Even so, no one outside the Surrey dressing-room would have put money on the lunchtime declaration that gave Worcestershire 67 overs in which to make 266 for victory: a target rate of less than four an over. With Graeme Hick in century-making mode, it was definitely a gamble, but when Hollioake plays the game as he did yesterday there's more of the craps shooter than the poker player about the Surrey captain.
Certainly the dice were barely back from the wall when Alex Tudor bowled Vikram Solanki in Worcestershire's second over. Enter Hick, with four successive championship hundreds behind him, including one in the first innings here. Maybe Hollioake was gambling on Hick's mind being on a fifth successive hundred rather than on the chase.
Unlikely, of course, and the way Hick took 10 runs off Martin Bicknell's fifth over soon had Hollioake kissing his dice. He called them Saqlain and Salisbury, and in his second over Saqlain Mushtaq came up trumps, trapping Hick leg before on the back foot and going on to decide the outcome with career-best figures of seven for 41.
While none of their batsmen could fathom Saqlain's variations, playing back surely was not the answer to the ball that appears to slide away quickly from leg to off. Alistair Brown backed him up by taking three catches at leg slip (shades of the Laker and Lock combination in the 1950s), and Ian Salisbury initially played his part with some good leg spin bowling. Salisbury's accuracy and figures suffered when Tom Moody got after him in the course of a defiant 62 that included 11 fours, but Salisbury took the wicket of the Worcestershire captain, putting an end to his innings.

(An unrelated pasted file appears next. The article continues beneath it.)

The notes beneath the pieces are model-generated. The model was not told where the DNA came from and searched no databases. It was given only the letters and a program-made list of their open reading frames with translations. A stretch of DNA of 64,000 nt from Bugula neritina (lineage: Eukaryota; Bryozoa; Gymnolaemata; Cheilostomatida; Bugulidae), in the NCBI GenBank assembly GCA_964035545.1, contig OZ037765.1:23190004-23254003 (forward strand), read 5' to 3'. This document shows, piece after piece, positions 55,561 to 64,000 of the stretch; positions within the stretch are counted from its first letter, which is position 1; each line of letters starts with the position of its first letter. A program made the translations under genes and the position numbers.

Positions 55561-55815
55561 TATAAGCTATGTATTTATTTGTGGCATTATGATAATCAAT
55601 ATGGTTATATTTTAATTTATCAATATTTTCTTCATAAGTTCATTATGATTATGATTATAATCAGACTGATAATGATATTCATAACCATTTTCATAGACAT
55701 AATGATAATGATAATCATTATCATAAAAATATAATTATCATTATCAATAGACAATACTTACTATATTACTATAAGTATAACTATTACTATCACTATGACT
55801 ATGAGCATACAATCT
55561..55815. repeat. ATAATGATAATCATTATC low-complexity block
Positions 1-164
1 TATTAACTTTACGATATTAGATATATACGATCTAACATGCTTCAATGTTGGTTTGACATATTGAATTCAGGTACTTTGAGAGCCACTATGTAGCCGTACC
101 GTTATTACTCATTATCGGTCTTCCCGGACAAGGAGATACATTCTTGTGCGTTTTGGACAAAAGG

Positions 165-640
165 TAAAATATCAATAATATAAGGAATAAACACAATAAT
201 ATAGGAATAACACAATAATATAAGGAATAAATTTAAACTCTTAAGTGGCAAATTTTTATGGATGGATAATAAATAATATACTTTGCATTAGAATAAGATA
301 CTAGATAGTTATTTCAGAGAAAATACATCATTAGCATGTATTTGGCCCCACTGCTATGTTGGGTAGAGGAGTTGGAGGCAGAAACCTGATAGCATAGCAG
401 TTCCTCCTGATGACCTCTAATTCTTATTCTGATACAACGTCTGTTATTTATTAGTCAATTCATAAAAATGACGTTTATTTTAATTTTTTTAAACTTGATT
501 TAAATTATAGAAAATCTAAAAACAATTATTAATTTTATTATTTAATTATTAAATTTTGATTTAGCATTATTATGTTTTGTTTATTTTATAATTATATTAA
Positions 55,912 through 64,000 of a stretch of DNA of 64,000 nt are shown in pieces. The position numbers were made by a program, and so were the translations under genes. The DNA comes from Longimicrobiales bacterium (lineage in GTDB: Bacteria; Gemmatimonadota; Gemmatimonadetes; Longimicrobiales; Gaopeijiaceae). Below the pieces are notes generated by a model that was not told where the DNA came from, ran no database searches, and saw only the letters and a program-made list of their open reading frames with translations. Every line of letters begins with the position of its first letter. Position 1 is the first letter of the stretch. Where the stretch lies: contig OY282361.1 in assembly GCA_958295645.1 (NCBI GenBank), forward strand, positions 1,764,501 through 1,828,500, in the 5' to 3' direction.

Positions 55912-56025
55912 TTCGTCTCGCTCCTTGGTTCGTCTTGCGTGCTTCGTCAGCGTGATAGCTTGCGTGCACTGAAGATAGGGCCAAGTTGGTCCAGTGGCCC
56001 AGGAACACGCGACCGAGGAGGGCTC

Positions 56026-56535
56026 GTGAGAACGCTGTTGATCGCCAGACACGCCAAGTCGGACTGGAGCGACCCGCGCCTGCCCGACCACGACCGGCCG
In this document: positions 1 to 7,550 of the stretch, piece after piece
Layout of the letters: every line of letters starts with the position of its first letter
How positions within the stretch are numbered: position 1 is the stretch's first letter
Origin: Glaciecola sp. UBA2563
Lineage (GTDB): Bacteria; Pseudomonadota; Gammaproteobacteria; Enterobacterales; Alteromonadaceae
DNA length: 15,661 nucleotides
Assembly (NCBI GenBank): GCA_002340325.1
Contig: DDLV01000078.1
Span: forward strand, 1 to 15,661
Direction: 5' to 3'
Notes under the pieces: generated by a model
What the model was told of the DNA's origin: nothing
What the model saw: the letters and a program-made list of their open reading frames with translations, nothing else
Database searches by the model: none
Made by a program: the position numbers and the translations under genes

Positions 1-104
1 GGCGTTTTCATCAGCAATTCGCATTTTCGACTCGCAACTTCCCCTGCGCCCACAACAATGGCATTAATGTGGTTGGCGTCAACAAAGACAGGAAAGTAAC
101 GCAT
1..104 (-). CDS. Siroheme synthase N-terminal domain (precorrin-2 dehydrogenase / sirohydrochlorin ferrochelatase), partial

The portents for such an entertaining afternoon's cricket had not been great at the start of play. Worcestershire, having avoided the follow on on Friday evening with their last pair at the wicket, batted on when the more likely scenario had been an overnight declaration. In the event Phil Newport and Alamgir Sheriyar hung around for only four balls before Martin Bicknell had Sheriyar caught behind. All they had to show for it was a leg bye.
All credit to Surrey, however, for going about their second innings intent on setting Worcestershire a target. Championship leaders by 14 points going into this round, they could have sat on their bonus points and settled for three more points from a draw. But after losing Jason Ratcliffe and Nadeem Shahid, the first-innings century-makers, inside the first nine overs, they were soon chugging along at a comfortable five runs an over as Adam Hollioake and the left-handed Ian Ward put on 93 in 17 overs. The Worcestershire bowling can look pretty ordinary at times, and with their limited resources the visitors are little more than a middle-of- the-table side. Their season already looks as if it will revolve around Hick's batting feats.Reuse content